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US home construction fell 8% in June

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US home construction fell 8 percent in June
US home construction fell 8 percent in June
Khushbu Kumari

High construction costs plus rising 7% mortgage rates pose a big hurdle for homebuilders this year.

According to the report published this Wednesday by the Census Bureau, housing construction in the United States fell by 8% for the month of June, housing starts fell to an adjusted annualized rate of 1.43 million.

The figures presented show that there was a reduction in units compared to the previous year, remaining at 8.1%. For Robert Frick, corporate economist at Navy Federal Credit Union “despite the early May and permitting data, the June numbers showed that homebuilders are still struggling with high mortgage rates, high construction costs and limited land to build on, he said

The expert noted that “more new homes were never going to save a housing market scarred by low inventory, expensive homes and high fees, but it has been helping this year, especially as the median price of a new home has fallen“, he added.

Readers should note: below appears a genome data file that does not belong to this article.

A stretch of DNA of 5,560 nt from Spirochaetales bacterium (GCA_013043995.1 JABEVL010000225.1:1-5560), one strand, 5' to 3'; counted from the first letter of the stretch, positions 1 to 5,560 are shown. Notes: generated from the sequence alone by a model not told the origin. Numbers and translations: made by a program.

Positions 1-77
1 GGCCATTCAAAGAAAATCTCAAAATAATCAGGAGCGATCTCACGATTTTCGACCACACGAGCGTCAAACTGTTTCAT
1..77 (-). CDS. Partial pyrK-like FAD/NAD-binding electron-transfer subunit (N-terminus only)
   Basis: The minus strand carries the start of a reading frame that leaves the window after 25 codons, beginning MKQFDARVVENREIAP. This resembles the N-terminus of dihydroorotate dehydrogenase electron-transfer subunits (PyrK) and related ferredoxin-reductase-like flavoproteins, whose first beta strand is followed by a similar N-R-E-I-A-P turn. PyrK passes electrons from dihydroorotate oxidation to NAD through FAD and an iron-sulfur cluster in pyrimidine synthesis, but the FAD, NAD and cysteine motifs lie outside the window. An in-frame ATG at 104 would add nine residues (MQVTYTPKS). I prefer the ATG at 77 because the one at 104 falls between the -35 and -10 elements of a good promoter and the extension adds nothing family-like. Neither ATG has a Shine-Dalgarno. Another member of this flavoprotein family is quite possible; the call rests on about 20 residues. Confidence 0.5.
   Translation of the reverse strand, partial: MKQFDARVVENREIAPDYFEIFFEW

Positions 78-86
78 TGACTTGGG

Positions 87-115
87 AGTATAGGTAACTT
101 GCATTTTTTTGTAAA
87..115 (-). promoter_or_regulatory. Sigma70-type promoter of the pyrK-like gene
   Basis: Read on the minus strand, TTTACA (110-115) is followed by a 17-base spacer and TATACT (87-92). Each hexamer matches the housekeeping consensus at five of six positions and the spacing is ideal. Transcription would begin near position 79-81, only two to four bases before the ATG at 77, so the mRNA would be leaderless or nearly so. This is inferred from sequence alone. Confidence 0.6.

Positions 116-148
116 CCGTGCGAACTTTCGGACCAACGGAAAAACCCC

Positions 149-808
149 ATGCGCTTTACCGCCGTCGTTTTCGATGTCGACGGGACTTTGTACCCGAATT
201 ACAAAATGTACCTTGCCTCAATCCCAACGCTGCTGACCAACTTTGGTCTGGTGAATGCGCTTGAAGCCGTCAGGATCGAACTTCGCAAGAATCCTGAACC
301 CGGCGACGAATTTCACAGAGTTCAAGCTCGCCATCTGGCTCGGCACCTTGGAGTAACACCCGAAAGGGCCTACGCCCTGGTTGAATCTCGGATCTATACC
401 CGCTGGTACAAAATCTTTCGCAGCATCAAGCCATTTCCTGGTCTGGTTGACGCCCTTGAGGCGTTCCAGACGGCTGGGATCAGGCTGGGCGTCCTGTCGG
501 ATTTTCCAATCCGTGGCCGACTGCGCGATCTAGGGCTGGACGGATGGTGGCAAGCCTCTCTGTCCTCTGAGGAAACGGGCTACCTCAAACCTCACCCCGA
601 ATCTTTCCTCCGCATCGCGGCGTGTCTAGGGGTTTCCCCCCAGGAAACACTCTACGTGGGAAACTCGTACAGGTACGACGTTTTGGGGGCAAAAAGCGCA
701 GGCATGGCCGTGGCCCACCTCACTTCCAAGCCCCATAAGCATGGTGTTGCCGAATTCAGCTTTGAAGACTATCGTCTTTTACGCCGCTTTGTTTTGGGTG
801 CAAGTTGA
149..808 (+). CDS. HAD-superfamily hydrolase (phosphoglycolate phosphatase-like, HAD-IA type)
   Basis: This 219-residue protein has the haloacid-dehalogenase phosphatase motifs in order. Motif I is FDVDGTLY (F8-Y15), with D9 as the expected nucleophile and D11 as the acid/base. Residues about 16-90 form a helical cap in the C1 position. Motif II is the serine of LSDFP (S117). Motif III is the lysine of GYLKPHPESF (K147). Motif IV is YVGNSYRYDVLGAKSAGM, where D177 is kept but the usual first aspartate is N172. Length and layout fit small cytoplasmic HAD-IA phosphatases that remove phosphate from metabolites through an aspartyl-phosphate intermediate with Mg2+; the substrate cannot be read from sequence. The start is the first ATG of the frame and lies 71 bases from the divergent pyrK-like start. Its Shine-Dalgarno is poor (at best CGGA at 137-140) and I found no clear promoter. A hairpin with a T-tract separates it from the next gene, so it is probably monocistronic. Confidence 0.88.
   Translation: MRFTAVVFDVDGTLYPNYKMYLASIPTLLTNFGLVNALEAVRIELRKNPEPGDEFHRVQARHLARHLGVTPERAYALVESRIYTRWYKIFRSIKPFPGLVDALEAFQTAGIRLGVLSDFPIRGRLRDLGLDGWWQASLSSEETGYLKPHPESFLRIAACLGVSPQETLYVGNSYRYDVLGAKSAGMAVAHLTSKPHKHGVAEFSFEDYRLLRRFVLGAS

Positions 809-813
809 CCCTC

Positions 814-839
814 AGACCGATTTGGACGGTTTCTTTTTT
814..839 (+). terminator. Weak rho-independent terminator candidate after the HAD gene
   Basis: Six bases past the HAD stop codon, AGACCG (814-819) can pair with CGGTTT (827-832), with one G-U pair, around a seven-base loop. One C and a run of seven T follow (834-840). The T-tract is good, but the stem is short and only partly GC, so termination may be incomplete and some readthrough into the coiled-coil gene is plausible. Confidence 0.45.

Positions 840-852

High mortgage rates are an obstacle

Before builders are benefiting from a lack of inventory, however mortgage rates represent a great threat to the sector. First American Financial Corporation Deputy Chief Economist Odeta Kushi said, “There continues to be pent-up demand in the housing market,

For the last week of June, the average 30-year fixed-rate mortgage stood at 6.67%, but in the middle of this month it rose to 7%. “Reduced affordability coupled with continued supply-side challenges and tighter credit standards for acquisition, development and construction loans could strangle builder momentum,” Kushi said.

The report also showed multi-family starts of five units or more fell by 11.6%Building permits similarly decreased at an adjusted annual rate of 1.44 million.

“While builders remain cautiously optimistic about market conditions, the quarter-point rise in mortgage rates over the past month is a stark reminder of the on-and-off process the market will experience as the Federal Reserve tightens near the end of the ongoing tightening cycle,” said Robert Dietz, NAHB chief economist.


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